Geelong’s Eddy James was the only 6ft 4 (193cm) player in the VFL’s first season and he wasn’t just filling out the numbers: he was also the league’s first (joint) top scorer.

Fifteen years later, Melbourne’s Tim Lane was the first player to exceed 195cm in his only season in the VFL.

The Herald described Lane as:

“A tall man, just over 6 feet, and athletically built. He is as active as a five-foot man and can kick with revealing effect.”

In 1929, Len “Booby” Mills was the first VFL player to break the 200cm barrier when he debuted for St Kilda at the age of 31. Mills was neither a late bloomer nor a flyer for the Saints; him instead of having a full life and career before joining the club.

Leonardo Mills

Football players Leonard Mills and Héctor Brooks.(State Library of South Australia)

Mills joined the army for World War I at the age of 16 and went on to become one of the most feared military boxers of his time.

One of the greatest ruckmen of the era, two-time Magarey medalist Bruce McGregor, called Mills his toughest opponent, capable of earning hits without getting off the ground.

Fitzroy’s Dean Farnham was the first to clear 205cm in 1974, and Matthew Burton became the first to clear 210cm in Fremantle’s debut season in 1995.

The record for the tallest player in the AFL is currently held by three different players at 211cm: Peter Street, Aaron Sandilands and Mason Cox.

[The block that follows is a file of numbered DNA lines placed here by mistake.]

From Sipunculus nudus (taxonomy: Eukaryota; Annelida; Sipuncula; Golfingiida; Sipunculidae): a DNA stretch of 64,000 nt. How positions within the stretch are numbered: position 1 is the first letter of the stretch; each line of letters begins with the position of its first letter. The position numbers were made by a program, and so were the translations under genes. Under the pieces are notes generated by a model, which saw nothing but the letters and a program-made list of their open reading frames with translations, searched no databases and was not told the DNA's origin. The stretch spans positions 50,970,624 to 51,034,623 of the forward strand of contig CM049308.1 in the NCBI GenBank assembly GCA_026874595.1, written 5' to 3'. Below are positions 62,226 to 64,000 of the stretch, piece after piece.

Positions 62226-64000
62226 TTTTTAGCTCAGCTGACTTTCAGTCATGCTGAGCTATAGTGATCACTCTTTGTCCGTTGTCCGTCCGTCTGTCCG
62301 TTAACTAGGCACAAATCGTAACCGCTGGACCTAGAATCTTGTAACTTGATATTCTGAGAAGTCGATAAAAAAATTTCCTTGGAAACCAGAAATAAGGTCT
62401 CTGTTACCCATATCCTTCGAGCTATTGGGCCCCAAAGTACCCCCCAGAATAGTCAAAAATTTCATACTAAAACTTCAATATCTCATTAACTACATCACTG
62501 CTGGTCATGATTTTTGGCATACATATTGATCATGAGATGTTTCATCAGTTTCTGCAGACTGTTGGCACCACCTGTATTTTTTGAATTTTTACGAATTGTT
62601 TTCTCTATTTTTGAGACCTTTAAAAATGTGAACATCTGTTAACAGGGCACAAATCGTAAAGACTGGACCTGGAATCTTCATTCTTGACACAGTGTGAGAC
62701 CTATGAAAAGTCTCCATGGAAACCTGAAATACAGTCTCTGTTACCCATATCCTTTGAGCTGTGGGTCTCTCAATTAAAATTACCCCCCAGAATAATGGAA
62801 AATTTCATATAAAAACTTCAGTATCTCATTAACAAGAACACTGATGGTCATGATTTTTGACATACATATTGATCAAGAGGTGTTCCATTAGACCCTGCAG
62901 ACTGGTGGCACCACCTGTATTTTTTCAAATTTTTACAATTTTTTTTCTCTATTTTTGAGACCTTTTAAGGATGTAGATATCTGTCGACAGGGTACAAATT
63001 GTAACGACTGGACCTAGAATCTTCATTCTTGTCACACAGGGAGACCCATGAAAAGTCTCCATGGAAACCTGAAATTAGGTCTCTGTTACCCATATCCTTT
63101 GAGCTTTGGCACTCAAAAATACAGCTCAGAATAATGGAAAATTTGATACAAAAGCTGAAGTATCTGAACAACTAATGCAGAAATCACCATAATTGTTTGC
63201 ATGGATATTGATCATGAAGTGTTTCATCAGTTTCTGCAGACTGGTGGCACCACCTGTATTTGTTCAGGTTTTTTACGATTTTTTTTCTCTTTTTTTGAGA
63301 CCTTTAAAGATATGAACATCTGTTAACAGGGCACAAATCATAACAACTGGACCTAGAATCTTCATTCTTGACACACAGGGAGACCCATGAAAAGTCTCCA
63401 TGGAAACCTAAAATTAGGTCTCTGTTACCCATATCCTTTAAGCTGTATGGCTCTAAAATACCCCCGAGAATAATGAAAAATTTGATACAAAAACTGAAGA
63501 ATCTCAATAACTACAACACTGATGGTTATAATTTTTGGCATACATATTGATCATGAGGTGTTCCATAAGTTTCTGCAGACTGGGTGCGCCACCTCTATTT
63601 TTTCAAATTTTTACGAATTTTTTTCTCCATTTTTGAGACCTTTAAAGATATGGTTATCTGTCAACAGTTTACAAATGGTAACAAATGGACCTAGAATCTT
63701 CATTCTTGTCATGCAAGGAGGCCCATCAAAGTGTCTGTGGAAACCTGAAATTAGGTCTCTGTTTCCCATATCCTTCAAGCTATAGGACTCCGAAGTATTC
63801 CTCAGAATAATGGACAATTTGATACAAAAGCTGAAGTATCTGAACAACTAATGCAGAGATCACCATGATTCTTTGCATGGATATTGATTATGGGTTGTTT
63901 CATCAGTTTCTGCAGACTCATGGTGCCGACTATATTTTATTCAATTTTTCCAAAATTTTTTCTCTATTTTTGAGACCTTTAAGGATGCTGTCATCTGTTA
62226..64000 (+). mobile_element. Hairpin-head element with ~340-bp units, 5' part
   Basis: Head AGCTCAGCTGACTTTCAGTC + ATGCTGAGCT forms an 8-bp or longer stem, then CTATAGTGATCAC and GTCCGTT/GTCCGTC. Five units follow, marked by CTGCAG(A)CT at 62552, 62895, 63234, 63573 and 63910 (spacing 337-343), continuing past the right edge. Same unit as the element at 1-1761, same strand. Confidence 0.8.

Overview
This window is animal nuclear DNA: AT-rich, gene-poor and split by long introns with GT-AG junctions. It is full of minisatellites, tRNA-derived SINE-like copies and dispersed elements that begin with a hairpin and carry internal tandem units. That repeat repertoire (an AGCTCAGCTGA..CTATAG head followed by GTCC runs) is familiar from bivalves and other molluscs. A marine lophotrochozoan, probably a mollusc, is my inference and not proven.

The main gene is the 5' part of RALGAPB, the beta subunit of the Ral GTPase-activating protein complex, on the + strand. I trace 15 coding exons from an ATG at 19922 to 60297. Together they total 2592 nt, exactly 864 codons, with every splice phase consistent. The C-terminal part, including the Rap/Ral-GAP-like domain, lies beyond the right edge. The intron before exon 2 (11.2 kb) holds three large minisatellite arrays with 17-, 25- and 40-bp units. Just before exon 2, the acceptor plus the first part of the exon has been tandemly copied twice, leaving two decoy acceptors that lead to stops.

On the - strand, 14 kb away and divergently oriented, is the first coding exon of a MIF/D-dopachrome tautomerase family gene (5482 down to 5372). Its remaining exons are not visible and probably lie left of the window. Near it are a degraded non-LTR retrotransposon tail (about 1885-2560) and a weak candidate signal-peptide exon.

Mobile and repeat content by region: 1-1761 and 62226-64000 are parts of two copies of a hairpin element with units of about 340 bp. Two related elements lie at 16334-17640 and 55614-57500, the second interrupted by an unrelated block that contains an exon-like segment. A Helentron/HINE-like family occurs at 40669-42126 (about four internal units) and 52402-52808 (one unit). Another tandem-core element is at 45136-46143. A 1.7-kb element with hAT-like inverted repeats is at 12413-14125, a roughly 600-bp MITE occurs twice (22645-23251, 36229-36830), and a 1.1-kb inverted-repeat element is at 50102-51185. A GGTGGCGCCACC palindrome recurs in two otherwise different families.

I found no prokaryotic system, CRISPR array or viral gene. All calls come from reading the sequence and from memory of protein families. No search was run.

Richmond rookie Mate Colina is set to break this tie if he debuts, with the former basketball player measuring 213cm.

At the same time, the heights of the shortest players in the league have also extended further and further into the sky.

This year, Hawthorn rookie Nick Watson took over as the league’s shortest player, an inch shorter than Pickett and Caleb Daniel.

A forward-thinking reason?

Given the trend away from the national average height, a more important question arises: why?

Perhaps a clue can be found closer to the goal.

While the height of the average goalkeeper has not increased significantly over time, the height of spearheads (those who kick three or more goals in a game) has moved ahead of the general trend.

Gordon Coventry, the game’s second-best goalscorer and leading high-scoring exponent of his era, was the same size as current Swans midfielder Chad Wingard (183cm).

Bob Pratt, considered by some to be the best forward of the 20th century, was only 180 cm tall, the same size as forwards Orazio Fantasia and Charlie Cameron.